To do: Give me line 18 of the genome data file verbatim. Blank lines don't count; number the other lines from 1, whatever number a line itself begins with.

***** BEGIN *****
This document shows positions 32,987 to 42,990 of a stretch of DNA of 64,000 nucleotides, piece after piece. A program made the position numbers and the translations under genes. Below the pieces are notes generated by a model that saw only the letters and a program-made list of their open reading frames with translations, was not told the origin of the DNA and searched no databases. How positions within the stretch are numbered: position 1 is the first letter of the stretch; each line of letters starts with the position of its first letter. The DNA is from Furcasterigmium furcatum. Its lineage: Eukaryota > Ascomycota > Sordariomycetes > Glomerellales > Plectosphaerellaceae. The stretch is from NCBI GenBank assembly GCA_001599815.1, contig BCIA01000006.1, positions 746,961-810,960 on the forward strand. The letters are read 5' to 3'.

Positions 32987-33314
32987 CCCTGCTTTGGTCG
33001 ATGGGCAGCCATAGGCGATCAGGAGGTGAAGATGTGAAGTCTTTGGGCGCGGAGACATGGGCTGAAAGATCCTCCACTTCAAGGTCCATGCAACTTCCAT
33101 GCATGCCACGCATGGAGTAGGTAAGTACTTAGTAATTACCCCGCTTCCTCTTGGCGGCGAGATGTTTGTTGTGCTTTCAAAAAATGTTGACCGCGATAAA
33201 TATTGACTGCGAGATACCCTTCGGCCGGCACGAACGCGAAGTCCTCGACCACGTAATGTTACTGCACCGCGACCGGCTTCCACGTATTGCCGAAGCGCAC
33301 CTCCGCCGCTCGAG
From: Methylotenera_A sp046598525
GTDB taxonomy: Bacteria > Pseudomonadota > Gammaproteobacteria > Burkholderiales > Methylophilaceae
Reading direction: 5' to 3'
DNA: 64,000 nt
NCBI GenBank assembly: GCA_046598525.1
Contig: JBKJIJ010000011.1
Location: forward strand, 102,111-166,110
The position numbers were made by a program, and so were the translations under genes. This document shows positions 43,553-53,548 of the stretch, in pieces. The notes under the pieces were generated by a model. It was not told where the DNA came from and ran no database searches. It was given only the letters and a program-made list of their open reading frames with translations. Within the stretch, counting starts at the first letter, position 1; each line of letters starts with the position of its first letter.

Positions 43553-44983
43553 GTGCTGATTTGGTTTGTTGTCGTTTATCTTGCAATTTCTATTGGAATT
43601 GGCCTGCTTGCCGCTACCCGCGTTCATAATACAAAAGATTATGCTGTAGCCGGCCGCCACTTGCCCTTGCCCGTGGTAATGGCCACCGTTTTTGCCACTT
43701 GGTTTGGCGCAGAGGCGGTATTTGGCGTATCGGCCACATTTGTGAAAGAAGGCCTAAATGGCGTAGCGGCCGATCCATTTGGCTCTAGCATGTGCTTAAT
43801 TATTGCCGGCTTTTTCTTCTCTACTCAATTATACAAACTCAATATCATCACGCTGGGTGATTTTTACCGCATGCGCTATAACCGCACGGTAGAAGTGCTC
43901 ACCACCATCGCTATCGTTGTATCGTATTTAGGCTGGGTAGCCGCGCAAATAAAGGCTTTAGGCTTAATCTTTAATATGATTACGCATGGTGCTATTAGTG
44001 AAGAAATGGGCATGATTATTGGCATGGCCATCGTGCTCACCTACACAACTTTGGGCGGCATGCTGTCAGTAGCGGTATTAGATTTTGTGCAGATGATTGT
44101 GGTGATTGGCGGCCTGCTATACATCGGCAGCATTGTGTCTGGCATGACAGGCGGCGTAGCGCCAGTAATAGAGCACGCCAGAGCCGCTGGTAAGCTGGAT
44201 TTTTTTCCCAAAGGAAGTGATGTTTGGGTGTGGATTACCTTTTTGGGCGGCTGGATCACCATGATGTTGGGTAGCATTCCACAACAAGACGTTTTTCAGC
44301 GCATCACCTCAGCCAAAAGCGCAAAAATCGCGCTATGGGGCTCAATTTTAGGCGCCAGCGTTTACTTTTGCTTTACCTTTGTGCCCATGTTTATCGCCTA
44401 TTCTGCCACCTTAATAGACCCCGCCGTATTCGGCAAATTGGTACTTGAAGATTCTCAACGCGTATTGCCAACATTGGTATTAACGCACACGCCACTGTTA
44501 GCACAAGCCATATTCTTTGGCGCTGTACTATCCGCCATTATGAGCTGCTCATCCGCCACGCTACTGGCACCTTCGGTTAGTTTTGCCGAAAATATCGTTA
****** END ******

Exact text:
43601 GGCCTGCTTGCCGCTACCCGCGTTCATAATACAAAAGATTATGCTGTAGCCGGCCGCCACTTGCCCTTGCCCGTGGTAATGGCCACCGTTTTTGCCACTT